Thursday, 6 May 2010

Redknapp proves Premier League discriminates against English managerial talent

Harry Redknapp's achievement in securing Tottenham's first-ever appearance in the Champions League is every bit as significant as his FA Cup win with Portsmouth two years ago.
It shouldn't be forgotten just how much disarray Spurs were in when Redknapp replaced Juande Ramos literally overnight. They've gone from ‘two points in eight games’ to 70 from 37 inside two seasons. The oddball Wembley defeat to Pompey is the only black mark this campaign.
Spurs’ resurgence under the stewardship of their cockney manager's been astronomical. In a matter of 555 days, the former West Ham winger's turned the club’s fortunes totally on their head, steering them from the clutches of relegation to what will be their highest league finish in 10 years.

Sam Allardyce often complained that he'd have got more of a sniff of the top jobs in the Premier League, if he were called Samuele Allardice (it's in Italics for a reason, folks!) Now, Harry's made Spurs one of the more coveted jobs in English football through force of will - and with an all-British coaching staff.

And 2010 marks the resurgence of the English manager in the world game. Joining Redknapp in raising eyebrows are Fulham's Europa League hero Roy Hodgson and the former wally with the brolly, Steve McClaren, who's just won the Eredivisie with Twente Enschede.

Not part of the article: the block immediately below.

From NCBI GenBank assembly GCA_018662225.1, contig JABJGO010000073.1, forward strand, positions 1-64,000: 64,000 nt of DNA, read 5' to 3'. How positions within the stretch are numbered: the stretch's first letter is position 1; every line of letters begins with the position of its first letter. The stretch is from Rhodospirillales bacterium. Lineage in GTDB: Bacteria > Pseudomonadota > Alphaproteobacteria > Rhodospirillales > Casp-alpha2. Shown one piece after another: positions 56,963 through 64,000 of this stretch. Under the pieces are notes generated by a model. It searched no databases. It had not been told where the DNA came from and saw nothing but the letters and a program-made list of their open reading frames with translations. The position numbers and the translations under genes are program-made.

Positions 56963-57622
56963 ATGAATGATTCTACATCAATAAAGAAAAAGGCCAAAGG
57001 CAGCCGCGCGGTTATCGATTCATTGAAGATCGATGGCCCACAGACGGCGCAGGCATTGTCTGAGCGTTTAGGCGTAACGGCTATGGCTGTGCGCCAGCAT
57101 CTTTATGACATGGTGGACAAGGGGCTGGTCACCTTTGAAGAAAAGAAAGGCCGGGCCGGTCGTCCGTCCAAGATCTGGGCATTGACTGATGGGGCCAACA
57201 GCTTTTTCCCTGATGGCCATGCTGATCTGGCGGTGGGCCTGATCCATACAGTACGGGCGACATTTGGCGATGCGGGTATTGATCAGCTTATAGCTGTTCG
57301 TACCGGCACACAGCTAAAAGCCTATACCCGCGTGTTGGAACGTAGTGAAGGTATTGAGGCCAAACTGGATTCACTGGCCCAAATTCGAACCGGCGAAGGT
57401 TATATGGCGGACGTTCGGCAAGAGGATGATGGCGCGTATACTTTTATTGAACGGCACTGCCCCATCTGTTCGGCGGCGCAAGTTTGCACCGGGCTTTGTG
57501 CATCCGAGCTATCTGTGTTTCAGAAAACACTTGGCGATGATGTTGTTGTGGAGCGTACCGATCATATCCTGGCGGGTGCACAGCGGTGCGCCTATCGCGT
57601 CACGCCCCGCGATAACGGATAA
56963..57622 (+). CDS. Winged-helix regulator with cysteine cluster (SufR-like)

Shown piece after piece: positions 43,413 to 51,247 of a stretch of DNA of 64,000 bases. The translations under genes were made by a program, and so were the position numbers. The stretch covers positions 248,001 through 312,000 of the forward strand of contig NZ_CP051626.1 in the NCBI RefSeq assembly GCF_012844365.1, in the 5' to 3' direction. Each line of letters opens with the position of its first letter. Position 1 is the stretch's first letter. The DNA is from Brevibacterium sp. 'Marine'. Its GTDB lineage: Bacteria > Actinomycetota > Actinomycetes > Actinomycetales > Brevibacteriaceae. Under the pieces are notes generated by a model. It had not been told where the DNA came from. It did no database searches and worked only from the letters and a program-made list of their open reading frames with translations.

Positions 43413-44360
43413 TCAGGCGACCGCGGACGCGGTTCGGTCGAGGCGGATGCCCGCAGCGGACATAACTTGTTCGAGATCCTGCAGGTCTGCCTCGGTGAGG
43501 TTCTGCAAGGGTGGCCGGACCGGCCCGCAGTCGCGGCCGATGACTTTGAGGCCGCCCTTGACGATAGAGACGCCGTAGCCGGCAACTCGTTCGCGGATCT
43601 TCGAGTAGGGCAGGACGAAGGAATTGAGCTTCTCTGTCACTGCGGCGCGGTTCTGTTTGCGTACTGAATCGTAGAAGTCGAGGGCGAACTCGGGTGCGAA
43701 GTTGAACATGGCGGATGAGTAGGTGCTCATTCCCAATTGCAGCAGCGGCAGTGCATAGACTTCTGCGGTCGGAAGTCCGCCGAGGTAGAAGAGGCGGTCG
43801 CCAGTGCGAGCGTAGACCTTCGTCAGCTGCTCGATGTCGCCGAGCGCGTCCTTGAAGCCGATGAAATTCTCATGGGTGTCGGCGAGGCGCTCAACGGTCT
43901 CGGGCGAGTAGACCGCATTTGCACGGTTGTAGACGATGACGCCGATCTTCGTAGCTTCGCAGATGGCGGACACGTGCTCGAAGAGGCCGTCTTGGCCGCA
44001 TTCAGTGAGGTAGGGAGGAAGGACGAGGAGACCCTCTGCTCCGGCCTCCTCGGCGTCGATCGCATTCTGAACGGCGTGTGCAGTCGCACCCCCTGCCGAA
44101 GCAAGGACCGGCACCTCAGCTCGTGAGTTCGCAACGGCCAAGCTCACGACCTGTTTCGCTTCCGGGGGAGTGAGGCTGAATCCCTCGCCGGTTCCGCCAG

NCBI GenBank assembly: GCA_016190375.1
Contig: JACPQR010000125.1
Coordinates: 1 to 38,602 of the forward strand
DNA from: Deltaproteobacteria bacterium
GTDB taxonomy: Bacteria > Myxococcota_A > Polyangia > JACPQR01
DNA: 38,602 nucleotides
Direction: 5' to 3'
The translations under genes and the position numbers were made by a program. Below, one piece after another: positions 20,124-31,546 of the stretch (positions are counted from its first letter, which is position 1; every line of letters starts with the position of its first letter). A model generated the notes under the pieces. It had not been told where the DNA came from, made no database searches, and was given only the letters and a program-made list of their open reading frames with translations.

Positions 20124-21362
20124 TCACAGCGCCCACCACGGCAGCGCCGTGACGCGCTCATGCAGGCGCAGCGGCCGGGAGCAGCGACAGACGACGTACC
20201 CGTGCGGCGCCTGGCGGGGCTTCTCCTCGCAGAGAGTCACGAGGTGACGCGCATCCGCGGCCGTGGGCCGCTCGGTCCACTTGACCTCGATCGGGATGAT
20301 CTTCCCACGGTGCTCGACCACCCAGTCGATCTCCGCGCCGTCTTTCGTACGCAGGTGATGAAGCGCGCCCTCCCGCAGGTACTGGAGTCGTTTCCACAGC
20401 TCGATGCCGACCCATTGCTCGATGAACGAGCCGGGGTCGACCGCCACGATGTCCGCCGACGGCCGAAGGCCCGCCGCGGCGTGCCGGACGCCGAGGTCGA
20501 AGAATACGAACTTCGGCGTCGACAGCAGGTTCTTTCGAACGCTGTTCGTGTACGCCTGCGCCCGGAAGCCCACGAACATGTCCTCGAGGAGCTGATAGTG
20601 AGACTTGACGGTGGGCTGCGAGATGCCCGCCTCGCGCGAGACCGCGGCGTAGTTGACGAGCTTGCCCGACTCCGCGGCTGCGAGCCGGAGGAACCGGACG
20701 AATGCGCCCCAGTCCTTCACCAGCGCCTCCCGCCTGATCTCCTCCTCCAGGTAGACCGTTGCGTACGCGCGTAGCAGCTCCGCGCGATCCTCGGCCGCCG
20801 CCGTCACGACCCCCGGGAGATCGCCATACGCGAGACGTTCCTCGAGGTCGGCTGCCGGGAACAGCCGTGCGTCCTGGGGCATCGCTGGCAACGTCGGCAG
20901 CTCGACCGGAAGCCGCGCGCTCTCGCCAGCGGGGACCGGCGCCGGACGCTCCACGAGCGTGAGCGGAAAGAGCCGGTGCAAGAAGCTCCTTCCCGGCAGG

The one-nil win over Manchester City at Eastlands, Tottenham's last rival for that coveted place, shows they have the application and big-match mentality to give the Champions League "a good old go" as Harry might say.

Even by last January's transfer window, Redknapp had assembled a decent squad with a strong-looking bench. Much stronger than their competition in Aston Villa, who picked from their inexperienced but talented youth team, Manchester City, who were still garnering a new team spirit and Liverpool, who under the leadership of Steven Gerrard and Rafa Benitez, fell away under pressure to perform.

Redknapp's flexible and pro-active enough to realise his current squad's not good enough to reach the business end of Europe's elite competition. His wheeler-dealing in the market is well documented - and now he'll be able to attract top players to the club.

But perhaps rather than wholesale changes, Redknapp may only need to tweak the squad, such is the talent and spirit within it. From Crouch to King, from Gomes to Danny Rose, Tottenham have the basis to build on their phenomenal season.

They might be about to embark on their first adventure in Europe at this level, but don't expect Tottenham Hotspur to roll over against the big sides.

Click here: Why Mourinho should think twice before a Premier League return.

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